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Cancer preventive versus diagnostic exams: What your insurance covers

Focused on Health - April 2014

By Adelina Espat

You may only see your doctor when you’re not feeling well. But, treating your illness usually costs more than preventing care reform

That’s one reason why the Affordable Care Act grants free preventive care. But what falls under prevention? And what exactly are insurers expected to pay?

To answer these questions, you must first understand the difference between a preventive and diagnostic exam.

If you’re symptom-free, it’s a preventive exam

A preventive exam is done when you have no signs of illness. It includes screening exams, wellness checkups and patient counseling to prevent possible health problems.

Under the new health care law, insurance plans should cover certain preventive services without billing you. So, you shouldn’t have to pay a copayment or share in the cost of the service (known as coinsurance).

Free cancer screening exams and prevention services include:

  • Breast cancer chemoprevention counseling
  • Colorectal cancer screening
  • Nutrition counseling for those with higher chronic disease risk
  • Obesity screening and counseling
  • Immunizations, including the Human Papilloma Virus (HPV) vaccine
  • Pap tests
  • HPV tests
  • Smoking cessation help
  • Mammograms

If you have symptoms, it’s a diagnostic exam

When you’re sick or you’ve noticed an unusual change in your body, your doctor does a diagnostic exam. The purpose of this exam is to find the cause of your symptoms.

Diagnostic exams require a co-pay and other fees depending on your insurance.

“During a diagnostic exam, your doctor performs a more detailed examination of your body,” says Therese Bevers, M.D., medical director of MD Anderson’s Cancer Prevention Center. “The results of this exam should tell your doctor what’s happening in your body. Your doctor can then prescribe the right treatment, if needed.”


For example, a screening mammogram is a simpler exam than a diagnostic mammogram. A screening mammogram uses a low dose of radiation. It also gives your doctor a quick view of your breast -- just enough to see if there’s anything out of the ordinary.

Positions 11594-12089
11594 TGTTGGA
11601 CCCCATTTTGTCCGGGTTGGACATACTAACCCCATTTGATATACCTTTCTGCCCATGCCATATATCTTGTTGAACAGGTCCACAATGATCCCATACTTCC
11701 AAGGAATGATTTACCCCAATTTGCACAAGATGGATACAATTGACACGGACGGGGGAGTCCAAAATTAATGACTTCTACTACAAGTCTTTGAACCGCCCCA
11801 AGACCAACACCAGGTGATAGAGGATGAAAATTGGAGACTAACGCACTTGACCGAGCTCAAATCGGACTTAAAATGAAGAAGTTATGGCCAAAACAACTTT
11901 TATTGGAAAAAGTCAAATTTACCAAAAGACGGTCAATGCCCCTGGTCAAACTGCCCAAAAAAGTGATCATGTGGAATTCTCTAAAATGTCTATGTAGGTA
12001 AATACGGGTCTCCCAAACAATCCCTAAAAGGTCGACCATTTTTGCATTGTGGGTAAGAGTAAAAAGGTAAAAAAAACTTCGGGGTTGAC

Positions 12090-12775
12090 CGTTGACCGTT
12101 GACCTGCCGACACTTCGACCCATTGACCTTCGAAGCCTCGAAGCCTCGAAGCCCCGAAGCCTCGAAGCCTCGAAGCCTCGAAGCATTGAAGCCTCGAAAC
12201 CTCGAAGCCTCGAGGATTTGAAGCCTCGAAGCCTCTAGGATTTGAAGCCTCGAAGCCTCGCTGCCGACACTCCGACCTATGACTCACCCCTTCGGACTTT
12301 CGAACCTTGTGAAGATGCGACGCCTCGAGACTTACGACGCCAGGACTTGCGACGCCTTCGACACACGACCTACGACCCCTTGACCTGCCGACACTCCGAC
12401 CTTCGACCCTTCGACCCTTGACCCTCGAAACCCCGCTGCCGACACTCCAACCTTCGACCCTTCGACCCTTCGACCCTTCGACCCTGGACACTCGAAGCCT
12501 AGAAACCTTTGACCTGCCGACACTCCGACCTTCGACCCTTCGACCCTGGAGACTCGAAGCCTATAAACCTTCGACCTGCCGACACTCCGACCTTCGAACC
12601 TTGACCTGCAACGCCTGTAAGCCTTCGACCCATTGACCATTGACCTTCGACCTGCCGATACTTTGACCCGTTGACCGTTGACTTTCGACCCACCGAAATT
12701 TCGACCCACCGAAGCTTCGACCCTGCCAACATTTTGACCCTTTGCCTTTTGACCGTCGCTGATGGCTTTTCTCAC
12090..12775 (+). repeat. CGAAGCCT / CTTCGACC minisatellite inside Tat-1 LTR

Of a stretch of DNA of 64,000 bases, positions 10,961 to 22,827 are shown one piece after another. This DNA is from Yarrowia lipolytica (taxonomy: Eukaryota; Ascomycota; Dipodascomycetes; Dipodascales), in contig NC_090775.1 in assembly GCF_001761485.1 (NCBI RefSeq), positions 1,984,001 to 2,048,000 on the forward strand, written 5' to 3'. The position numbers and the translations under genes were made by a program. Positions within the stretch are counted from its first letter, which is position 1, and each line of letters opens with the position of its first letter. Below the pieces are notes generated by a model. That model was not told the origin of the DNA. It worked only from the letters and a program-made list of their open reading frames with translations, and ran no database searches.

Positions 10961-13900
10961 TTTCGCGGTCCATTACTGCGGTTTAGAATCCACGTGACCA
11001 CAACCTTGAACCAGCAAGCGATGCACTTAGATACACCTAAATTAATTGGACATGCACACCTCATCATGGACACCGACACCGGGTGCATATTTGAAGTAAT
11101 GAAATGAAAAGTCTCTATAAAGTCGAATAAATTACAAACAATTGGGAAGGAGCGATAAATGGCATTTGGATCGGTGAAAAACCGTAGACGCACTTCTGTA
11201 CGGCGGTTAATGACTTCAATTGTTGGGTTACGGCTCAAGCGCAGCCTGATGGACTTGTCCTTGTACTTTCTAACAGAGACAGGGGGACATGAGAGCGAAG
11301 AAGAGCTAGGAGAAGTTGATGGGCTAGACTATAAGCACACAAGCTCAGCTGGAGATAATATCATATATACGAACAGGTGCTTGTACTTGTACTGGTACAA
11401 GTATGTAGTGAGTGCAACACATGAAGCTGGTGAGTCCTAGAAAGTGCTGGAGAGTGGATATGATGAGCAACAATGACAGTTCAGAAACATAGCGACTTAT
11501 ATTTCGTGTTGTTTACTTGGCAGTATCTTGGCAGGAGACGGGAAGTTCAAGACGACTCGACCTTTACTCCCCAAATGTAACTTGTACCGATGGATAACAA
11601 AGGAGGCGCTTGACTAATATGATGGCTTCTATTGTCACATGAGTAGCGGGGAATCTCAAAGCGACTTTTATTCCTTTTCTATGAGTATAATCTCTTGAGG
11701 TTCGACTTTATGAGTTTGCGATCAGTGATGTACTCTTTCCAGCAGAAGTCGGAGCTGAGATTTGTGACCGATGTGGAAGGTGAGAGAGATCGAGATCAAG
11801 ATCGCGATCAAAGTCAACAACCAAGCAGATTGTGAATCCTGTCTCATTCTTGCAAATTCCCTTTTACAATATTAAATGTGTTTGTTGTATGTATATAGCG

If your screening mammogram spots a potential problem, your doctor will order a diagnostic mammogram. This exam involves more detailed images of your breast. And, you’ll be exposed to a slightly higher dose of radiation.

Preventive exams can turn into diagnostic exams

It gets complicated when your free preventive exam turns into a diagnostic exam during a single visit. When this happens, you can end up with medical charges.

“Sometimes, patients come in for a screening exam and during the visit, something suspicious comes up,” Bevers says. “At this point, the visit either becomes a diagnostic visit or the doctor schedules the patient to come back in for a follow-up diagnostic visit.”

For example, during a colonoscopy, a colorectal cancer screening exam, a doctor may find polyps. The doctor can instantly remove the polyp and send it in for biopsy. Doing this prevents the patient from having to return for a follow-up diagnostic colonoscopy.

But now, the free colonoscopy becomes a diagnostic exam. So, it’s no longer fully covered by your insurance. And, depending on whether or not you’ve met your deductible for the year, your co-pay could vary.

The colonoscopy and clinical breast exam are two screening exams that can convert into diagnostic tests while you’re on the exam table.

The Pap test and fecal occult blood test (FOBT) are purely screening exams. If Pap test results are abnormal, the follow-up diagnostic exam is a colposcopy with possible biopsy. If FOBT test results are abnormal, the follow-up exam is a colonoscopy or a diagnostic colonoscopy.

Know what questions to askdoctor and patient

Ask your insurance provider the questions below before your next appointment. That way you’ll be prepared for any possible expenses.

  • If my doctor doesn’t find any problems during my preventive exam, will I be charged a co-pay or deductible?
  • If my doctor does a diagnostic exam, what charges should I expect?
  • What additional costs I should be aware of?

Talk to your doctor before your exam, so you’ll have no surprises at the end of your visit.

  • Ask your doctor to let you know if your preventive exam becomes a diagnostic exam.
  • Request to speak with someone about charges or additional expenses if your doctor orders a diagnostic exam.

“Cancer screening exams can help find cancer at an early stage when the disease is easier to treat,” Bevers says. “So, it’s good that these exams are affordable for all.”

So, don’t postpone your next checkup. Ask the right questions and stay informed. And, you’ll always be financially prepared for your visit.

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© 2014 The University of Texas MD Anderson Cancer Center